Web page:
[Printing-architecture] [Printing-summit] Print Dialog:PreviewProcessing: Only A Question

Petrie, Glen glen.petrie at eitc.epson.com
Fri Apr 24 14:20:50 PDT 2009

(I know I start getting hate mail....)

My understanding is the same a Michael; printer drivers typically
(mostly, almost always, 'only') accept/expect sRGB.  So, as a starting
place can we say printer driver will be accepting sRGB


can we also define the approach, design, details of accepting other
inputs.  It may already exist; if so, lets use it as a
stepping-stone/staring-place.   If we can design the hooks in now, it
will be a whole lot easier later.  This is a good area for the CM people
to provide input the printer-driver folk.

For driver developer the real question is how much effort and code will
it take to support.  Also, for at least inkjet processing time can be

At some point the filter folks need to be involved if something new is


> -----Original Message-----
> From: Michael R Sweet [mailto:msweet at apple.com]
> Sent: Friday, April 24, 2009 2:04 PM
> To: Ralph Giles
> Cc: Petrie, Glen; printing-architecture at lists.linux-foundation.org;
> Michael Vrhel; printing-summit at lists.linux-foundation.org
> Subject: Re: [Printing-summit] [Printing-architecture] Print
> Dialog:PreviewProcessing: Only A Question
> On Apr 24, 2009, at 12:46 PM, Ralph Giles wrote:
> > On Fri, Apr 24, 2009 at 11:33 AM, Petrie, Glen
> > <glen.petrie at eitc.epson.com> wrote:
> >
> >>> In 5. we get CUPS Raster. This is not yet dithered. The dithering
> >>> done by the rasterto... driver.
> >>
> >> As Ghostscript is the most critical filter here, I would like to
> >> verify
> >> this with the Ghostscript folks.
> >
> > Till and Mike are more expert here, because it's not what
> > does, but what cups asks it and the driver together to do.
> >
> > I don't think we have real colour management working yet. The cups
> > raster format can accept halftoned images, in which case gs can do
> > halftoning. Normally, I think the driver does the halftoning, in
> > case ghostscript generates a continuous-tone cups raster.
> Right.  All of the original sample drivers included with CUPS and a
> handful of third-party drivers take advantage of the Ghostscript/
> imagetoraster/cgpdftoraster/etc. filters ability to do basic 1-bit
> (and in some cases 2-bit and 4-bit) dithering for the driver.
> However, the rest of the drivers in the world use at least 8-bits per
> component and do their own dithering.
> As for color management, some existing RIP filters (notably the
> CoreGraphics PDF to raster filter on Mac OS X) support the
> cupsICCProfile stuff, and I hope at some point we'll get the same
> support in the Ghostscript driver and imagetoraster filter so that it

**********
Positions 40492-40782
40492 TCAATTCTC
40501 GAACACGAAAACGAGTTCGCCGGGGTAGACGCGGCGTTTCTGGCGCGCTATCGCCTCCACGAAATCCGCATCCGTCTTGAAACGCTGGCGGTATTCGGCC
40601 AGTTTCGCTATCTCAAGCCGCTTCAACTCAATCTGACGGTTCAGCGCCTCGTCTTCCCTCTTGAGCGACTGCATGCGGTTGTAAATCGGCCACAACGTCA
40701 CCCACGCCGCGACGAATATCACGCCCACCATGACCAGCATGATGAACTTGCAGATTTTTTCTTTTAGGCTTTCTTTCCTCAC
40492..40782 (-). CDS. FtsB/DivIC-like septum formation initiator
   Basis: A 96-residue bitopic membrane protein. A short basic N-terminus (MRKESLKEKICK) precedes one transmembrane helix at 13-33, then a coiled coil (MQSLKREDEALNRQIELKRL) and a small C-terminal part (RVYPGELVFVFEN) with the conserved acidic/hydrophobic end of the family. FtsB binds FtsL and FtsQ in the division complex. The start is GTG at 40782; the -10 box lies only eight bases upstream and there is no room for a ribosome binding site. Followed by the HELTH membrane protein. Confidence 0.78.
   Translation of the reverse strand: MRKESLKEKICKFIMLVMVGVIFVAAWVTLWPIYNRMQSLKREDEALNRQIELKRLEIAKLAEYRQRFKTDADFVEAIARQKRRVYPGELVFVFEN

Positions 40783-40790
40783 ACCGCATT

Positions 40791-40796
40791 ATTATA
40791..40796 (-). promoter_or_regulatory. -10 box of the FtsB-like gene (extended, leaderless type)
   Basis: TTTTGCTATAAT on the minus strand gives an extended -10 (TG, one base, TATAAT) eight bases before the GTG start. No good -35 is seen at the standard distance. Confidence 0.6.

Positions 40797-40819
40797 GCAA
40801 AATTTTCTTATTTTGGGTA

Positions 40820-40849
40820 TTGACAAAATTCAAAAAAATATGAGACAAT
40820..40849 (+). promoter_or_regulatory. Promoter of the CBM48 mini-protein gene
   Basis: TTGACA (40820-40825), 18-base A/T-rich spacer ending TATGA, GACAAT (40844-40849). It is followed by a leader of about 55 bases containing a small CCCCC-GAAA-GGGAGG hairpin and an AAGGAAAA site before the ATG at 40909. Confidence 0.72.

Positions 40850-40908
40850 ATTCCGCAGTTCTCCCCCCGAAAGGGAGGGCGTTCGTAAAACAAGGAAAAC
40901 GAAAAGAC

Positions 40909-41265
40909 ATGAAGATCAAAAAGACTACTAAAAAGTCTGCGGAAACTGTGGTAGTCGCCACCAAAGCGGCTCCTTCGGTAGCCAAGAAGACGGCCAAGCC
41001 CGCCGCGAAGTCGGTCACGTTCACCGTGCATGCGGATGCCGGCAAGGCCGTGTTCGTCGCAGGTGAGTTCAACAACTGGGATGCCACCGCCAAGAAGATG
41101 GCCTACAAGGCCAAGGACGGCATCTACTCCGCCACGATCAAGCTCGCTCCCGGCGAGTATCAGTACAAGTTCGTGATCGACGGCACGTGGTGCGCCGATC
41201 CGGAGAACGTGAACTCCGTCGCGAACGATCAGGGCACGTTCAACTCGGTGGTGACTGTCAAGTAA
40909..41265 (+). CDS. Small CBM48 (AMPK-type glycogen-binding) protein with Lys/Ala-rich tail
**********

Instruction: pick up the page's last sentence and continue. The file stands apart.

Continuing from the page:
> is widely supported.  However, what we've found on Mac OS X is that
> many vendors stick with sRGB and only accept sRGB in their filters (HP
> and EPSON do this almost exclusively), so an important first step is
> to ensure that our default RGB profile matches sRGB (and that's what
> CUPS defines for both CUPS_CSPACE_RGB and
> CUPS_CSPACE_W - gamma 2.2 with sRGB primaries - while CUPS_CSPACE_CMYK
> and CUPS_CSPACE_K are defined as device-specific...)
> Drivers like Gutenprint can also use CMYK, which is where color
> managed workflows really start getting interesting, and that is where
> a CM-enabled preview can provide a real color proof of what will be
> printed.
> > Ghostscript has to do *some* colour management because the input pdf
> > could have different components in different colour spaces. Right
> > I think everything gets converted to some 'device space' and then
> > through some hard coded transformations in both ghostscript's
> > library and the cups raster driver to get the right number of
> > components. Aside from applying an rgb matrix that looks like it
> > from the cups ppd, I don't see any attempt at calibrating these
> > spaces.
> Right, that's pending work for the CUPS backend in Ghostscript (along
> with cupsBackSide and proper RGBW support...)
> > The point of the work Michael talked about at the summit is that
> > will be able to supply an ICC profile describing exactly what space
> > ghostscript should generate output in. If the application embeds an
> > icc profile in the pdf it generates, this will result in end-to-end
> > colour management if ghostscript is doing the halftoning. If not,
> > PPD can at least request generation of a cups raster in an
> > intermediate space with an appropriate gamut for passing to the
> > rasterto* driver, which minimizes conversion loss. The printing
> > would supply the screen's ICC profile *and* the printer's profile,
> > ghostscript (or libpoppler, when it also has ICC support) could
> > approximate the appearance of the document within the constraints of
> > both the printer and the screen gamuts.
> Like I said, most vendor drivers want RGB data (and usually sRGB).
> CMYK is often not supported directly (the CM code has to convert to
> the destination colorspace regardless...)
> ____________________________________
> Michael R Sweet, Senior Printing System Engineer

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